You wouldn’t know just by looking at it, but the cleaning “fabric” that came with your new glasses incorporates a special textile made up of strands of either polyester and nylon or polyester alone with a unique structural composition. The microfibers that comprise the fabric are extraordinarily small. It appears that this cleaning fabric incorporates some rather unusual technology to give you a clearer vision of the world through those new glasses.
The microfibers in that fabric are so small that 9000 meters of a single microfiber strand would weigh less than one gram! Since one denier is the weight in grams of 9000 meters of a single strand, it is not surprising that microfiber materials are referred to as “microdenier” materials. While this in itself may be fascinating to a textile engineer, we tend to think of the diameters of the strands as a measure of size. It is not surprising then, to learn that the strand diameter of a microdenier is approximately 10 – 15 µm, about 1/5 the diameter of a human hair. Teeny tiny.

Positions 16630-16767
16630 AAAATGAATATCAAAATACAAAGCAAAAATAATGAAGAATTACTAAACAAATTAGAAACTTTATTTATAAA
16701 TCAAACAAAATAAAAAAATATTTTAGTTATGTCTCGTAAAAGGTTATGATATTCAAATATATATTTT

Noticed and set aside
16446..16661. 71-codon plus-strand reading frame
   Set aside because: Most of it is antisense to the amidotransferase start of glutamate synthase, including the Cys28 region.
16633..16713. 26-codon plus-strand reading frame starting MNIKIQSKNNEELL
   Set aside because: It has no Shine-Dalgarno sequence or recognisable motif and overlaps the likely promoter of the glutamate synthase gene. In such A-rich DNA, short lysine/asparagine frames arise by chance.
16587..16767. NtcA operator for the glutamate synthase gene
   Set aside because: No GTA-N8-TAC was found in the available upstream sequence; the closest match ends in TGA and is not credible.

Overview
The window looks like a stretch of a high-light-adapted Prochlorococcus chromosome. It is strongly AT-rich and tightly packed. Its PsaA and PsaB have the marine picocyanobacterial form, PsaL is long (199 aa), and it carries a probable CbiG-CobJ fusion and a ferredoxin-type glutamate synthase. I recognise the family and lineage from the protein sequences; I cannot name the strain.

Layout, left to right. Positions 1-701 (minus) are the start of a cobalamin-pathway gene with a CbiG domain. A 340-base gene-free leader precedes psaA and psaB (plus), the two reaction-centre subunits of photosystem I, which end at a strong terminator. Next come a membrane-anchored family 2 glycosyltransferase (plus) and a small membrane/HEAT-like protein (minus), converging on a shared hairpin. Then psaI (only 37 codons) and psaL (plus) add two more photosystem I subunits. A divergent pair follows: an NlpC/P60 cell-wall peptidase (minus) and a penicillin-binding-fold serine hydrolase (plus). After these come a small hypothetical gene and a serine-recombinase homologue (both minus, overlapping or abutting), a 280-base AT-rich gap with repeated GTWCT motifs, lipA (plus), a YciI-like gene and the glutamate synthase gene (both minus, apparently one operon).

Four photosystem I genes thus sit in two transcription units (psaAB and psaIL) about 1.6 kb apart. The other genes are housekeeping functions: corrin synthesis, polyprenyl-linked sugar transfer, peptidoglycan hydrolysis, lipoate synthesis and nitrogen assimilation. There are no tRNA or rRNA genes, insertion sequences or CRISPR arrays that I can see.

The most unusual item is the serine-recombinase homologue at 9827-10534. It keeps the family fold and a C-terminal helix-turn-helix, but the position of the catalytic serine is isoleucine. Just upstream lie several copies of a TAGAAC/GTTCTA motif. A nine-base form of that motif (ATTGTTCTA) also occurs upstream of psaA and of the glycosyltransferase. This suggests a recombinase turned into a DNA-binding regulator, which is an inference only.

The microdenier strands are comprised of a central core of polyester often shaped in the form of a six-vaned asterisk if you were to look at the strand end on. Fitted into the openings of the vanes of the central polyester core are six individual wedge-shaped nylon or polyester strands. Other constructions could use an 8- or 16-vaned central core with wedges of nylon or polyester strands. As mentioned above, the entire assembly – the central vaned core with accompanying wedges – measures 10-15 µm in diameter. The diagram below for a six-vaned core explains it better than the description above.
In Part II, we will describe the use of such microdeniers to fabricate cleanroom wipers and the advantages that the microdeniers have in removing surface contaminants.
 Note that this term is descriptive, but not scientifically accurate. The prefix “micro” refers to 10-6 (one millionth). Microdenier fabrics do not weigh one millionth of a denier. In this case, “micro” is used in a more liberal sense. meaning ”less than one”. Not scientifically accurate, perhaps, but more appealing than “subdenier”.